North Carolina General Assembly Week in Review

July 7, 2023

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Members of the North Carolina General Assembly took a break from official business this week, spending some time back home in their districts for the Independence Day holiday. During a skeletal session on Monday, six bills, all of which are noncontroversial and passed the General Assembly nearly unanimously, were sent to the Governor for further action. The bills include agency requests from the State Treasurer’s office and UNC System office, new confidentiality requirements for children’s advocacy centers and mental health facilities, and an authorization for the Governor and Lieutenant Governor to award Medal of Valor awards to first responders. The legislature will reconvene on Monday next week.

Bills Vetoed

This week, North Carolina Governor Roy Cooper, a Democrat, vetoed three bills that he believes unfairly target LGBTQ+ youth. The proposed bills include a ban on puberty blockers and gender assignment surgeries for minors, restrictions on gender-affirming care for transgender minors, and limitations on discussions of gender identity in K-4 curricula. In his veto messages, the governor argued that these bills infringe upon the rights of parents and medical professionals, harm vulnerable children, and damage the state’s reputation and economy. 

HB 574: Fairness in Women’s Sports Act would prevent individuals assigned male at birth from competing on female sports teams in middle school, high school, or college. In his veto message, Governor Cooper wrote that the bill makes “uninformed decisions” about a small number of “vulnerable children.”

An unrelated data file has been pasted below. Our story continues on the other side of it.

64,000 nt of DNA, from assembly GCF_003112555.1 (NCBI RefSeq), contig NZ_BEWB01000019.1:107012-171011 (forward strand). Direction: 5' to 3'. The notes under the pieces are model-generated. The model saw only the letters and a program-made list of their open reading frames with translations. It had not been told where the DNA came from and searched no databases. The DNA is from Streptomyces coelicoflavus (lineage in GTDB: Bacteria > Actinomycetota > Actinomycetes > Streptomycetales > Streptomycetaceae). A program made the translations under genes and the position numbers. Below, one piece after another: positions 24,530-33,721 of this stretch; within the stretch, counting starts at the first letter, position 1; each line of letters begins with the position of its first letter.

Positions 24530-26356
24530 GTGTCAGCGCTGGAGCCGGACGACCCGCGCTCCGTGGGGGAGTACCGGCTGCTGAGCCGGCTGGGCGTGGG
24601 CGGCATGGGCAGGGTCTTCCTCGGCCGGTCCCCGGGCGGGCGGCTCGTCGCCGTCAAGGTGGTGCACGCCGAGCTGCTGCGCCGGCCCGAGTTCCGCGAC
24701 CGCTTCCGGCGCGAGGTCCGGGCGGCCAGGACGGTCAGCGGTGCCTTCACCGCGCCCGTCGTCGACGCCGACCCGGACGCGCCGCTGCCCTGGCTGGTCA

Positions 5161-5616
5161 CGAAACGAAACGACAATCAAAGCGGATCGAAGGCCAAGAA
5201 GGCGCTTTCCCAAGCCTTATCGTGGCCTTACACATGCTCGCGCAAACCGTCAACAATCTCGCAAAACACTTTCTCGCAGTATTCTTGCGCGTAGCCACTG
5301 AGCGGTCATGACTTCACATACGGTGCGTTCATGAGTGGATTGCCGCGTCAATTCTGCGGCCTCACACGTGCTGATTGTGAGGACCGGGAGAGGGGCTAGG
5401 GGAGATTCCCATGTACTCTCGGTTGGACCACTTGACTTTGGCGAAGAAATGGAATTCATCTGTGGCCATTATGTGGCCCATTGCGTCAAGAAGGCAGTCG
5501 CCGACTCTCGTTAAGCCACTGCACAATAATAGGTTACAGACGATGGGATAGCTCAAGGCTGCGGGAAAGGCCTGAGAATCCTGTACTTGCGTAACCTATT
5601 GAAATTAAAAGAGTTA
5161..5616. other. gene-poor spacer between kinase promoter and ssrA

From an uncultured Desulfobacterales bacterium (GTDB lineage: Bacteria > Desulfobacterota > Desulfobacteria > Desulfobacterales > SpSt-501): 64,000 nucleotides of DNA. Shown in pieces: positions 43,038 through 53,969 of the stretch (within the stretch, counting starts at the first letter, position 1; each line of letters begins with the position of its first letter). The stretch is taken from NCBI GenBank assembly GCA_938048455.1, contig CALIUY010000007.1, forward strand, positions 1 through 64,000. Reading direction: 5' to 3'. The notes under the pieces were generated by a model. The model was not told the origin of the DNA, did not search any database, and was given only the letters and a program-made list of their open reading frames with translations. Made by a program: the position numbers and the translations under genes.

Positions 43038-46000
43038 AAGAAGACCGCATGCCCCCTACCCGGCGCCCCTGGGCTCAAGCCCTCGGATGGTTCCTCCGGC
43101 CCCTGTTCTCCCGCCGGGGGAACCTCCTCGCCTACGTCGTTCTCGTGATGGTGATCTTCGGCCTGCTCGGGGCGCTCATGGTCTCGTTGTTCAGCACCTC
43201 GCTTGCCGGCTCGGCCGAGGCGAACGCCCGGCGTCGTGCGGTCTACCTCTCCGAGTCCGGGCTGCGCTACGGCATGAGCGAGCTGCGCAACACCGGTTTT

HB 808: Gender Transition/Minors aims to ban puberty blockers and gender assignment surgeries for minors, as well as the use of state funds for such purposes. The bill would restrict certain types of gender-affirming care for transgender minors, which Governor Cooper criticized in his veto message for interfering in medical decisions best left to parents and healthcare professionals, saying the “government should not make itself both the parent and the doctor.”

SB 49: Parents’ Bill of Rights would require teachers and counselors to inform parents if their child expresses a desire to change their name or pronoun. Additionally, the bill would prohibit instruction on gender identity, sexuality, and sexual activity in K-4 curricula. In the veto message, Governor Cooper argued that the bill “will scare teachers into silence by injecting fear” into classrooms.

Despite Governor Cooper’s vetoes, the bills are expected to become law through veto overrides by the Republican supermajority. Already this year, the legislature had overridden eight vetoes. HB 808 and HB 574 are likely to be overridden with straightforward votes, as all Republicans and even a few Democrats voted for the bills. However, the fate of SB 49 faces some uncertainty, due to one Republican, Representative Hugh Blackwell (R-Burke), voting with all Democrats against the bill on its final vote in the House last week. Republicans hold a slim, one-vote supermajority in both chambers.

Upcoming Legislative Meetings

Monday, July 10

3:00 PM House: Session
3:00 PM Senate: Session

Tuesday, July 11

1:00 PM House: Education – K-12